“The main challenge at the moment is that, since we never know in advance how much the spacecraft is going to be slowed during each pericentre passage, we also never know exactly when it is going to reestablish contact with our ground stations after pointing back to Earth,” she said. “We are working with a 20-min ‘window’ for acquisition of signal (AOS), when the ground station first catches TGO’s signal during any given station visibility, whereas normally for interplanetary missions we have a firm AOS time programmed in advance.”
With the spacecraft’s orbital period now shortened to less than 3 hours, the flight control team has to go through this exercise 8 times a day now. Once the TGO has reached its final orbit (by March of 2018), the orbiter will remain there until 2022, serving as a telecommunications relay satellite for future missions. One of its tasks will be to relay data from the ESA’s ExoMars 2020 mission, which will consist of a European rover and a Russian surface platform being deployed the surface of Mars in the Spring of 2021.
Along with NASA’s Mars 2020 rover, this rover/lander pair will be the latest in a long line of robotic missions looking to unlock the secrets of Mars past. In addition, these missions will conduct crucial investigations that will pave the way for eventual sample return missions to Earth, not to mention crewed to the surface!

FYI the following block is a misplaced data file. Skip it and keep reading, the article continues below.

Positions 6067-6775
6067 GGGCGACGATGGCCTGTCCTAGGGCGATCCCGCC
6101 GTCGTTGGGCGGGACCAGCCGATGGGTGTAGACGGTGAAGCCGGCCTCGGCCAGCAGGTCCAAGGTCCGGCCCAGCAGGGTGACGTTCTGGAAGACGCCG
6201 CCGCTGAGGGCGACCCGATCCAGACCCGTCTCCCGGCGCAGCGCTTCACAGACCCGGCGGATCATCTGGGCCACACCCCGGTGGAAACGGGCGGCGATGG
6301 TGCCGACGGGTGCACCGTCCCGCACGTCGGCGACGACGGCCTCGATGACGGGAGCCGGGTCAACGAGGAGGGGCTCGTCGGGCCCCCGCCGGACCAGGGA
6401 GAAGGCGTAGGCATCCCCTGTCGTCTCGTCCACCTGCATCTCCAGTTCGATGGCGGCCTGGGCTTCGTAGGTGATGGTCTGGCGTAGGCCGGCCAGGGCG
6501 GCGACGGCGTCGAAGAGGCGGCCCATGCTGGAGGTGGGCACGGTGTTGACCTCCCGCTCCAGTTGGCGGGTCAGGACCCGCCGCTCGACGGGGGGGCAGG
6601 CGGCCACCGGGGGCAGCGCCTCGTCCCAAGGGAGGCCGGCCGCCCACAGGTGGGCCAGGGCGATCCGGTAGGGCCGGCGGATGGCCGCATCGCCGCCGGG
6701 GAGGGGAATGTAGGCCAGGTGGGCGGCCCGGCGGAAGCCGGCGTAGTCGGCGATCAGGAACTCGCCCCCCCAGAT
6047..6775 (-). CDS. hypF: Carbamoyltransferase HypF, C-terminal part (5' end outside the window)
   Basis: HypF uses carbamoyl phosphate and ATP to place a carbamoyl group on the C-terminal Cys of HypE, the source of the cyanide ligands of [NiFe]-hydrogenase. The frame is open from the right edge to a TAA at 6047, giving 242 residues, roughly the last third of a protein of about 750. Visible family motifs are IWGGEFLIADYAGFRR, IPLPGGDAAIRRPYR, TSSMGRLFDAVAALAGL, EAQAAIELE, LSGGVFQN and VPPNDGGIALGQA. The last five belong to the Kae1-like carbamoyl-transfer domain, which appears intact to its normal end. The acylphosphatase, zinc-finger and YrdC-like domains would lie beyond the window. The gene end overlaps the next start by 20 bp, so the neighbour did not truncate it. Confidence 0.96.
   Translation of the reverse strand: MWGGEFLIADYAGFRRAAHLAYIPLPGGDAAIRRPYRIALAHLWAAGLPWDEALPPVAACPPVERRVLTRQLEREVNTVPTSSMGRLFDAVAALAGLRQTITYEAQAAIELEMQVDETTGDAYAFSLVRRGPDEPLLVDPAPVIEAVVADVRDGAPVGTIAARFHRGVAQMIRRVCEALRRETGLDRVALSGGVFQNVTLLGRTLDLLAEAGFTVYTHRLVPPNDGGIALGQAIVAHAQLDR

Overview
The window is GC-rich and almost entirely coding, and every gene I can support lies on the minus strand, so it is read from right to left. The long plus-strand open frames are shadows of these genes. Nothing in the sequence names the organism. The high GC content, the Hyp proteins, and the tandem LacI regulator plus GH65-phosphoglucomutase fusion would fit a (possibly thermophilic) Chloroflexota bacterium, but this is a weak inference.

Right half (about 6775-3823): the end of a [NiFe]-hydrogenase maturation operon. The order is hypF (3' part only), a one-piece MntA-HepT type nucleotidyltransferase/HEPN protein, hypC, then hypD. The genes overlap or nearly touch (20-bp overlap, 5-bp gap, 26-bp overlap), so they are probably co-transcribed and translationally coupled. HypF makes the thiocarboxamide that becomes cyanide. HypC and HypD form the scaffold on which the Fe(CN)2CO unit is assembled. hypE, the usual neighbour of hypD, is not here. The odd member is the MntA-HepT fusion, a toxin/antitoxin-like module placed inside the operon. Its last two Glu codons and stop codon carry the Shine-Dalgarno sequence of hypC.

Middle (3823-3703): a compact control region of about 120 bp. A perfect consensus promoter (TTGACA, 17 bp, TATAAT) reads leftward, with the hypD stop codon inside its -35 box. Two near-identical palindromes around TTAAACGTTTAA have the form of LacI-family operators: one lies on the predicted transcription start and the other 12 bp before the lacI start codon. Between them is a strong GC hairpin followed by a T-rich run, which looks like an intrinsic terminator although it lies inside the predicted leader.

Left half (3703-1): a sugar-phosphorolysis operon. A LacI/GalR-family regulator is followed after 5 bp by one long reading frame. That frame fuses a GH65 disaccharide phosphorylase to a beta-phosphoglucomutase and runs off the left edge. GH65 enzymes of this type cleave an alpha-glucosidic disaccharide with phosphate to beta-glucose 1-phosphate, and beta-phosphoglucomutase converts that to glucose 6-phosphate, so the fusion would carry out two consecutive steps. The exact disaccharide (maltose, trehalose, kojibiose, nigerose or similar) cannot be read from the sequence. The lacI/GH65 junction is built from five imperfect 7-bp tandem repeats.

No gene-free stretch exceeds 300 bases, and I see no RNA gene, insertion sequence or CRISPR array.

Mars modern landscape is something of a paradox. It’s many surface features are very similar to those on Earth that are caused by water-borne erosion. But for the life of them, scientists cannot imagine how water could have flown on Mars’ cold and desiccated surface for most of Mars’ history. Whereas Mars was once a warmer, wetter place, it has had a very thin atmosphere for billions of years now, which makes water flow and erosion highly unlikely.
In fact, while the surface of Mars periodically becomes warm enough to allow for ice to thaw, liquid water would boil once exposed to the thin atmosphere. However, in a new study led by an international team of researchers from the UK, France and Switzerland, it has been determined that a different kind of transport process involving the sublimation of water ice could have led to the Martian landscape becoming what it is today.
The study, which was led Dr. Jan Raack – a Marie Sklodowska-Curie Research Fellow at The Open University – was recently published in the scientific journal Nature Communications. Titled “Water Induced Sediment Levitation Enhances Downslope Transport on Mars”, this research study consisted of experiments that tested how processes on Mars’ surface could allow water transport without it being in liquid form.
To conduct their experiments, the team used the Mars Simulation Chamber, an instrument at The Open University that is capable of simulating the atmospheric conditions on Mars. This involved lowering the atmospheric pressure inside the chamber to what is normal for Mars – about 7 mbar, compared to 1000 mbar (1 bar or 100 kilopascals) here on Earth – while also adjusting temperatures.
On Mars, temperatures range from a low of -143 °C (-255 °F) during winter at the poles to a high of 35 °C (95 °F) at the equator during midday in the summer. Having recreated these conditions, the team found that when water ice exposed to the simulated Martian atmosphere, it would not simply melt. Instead, it would become unstable and begin violently boiling off.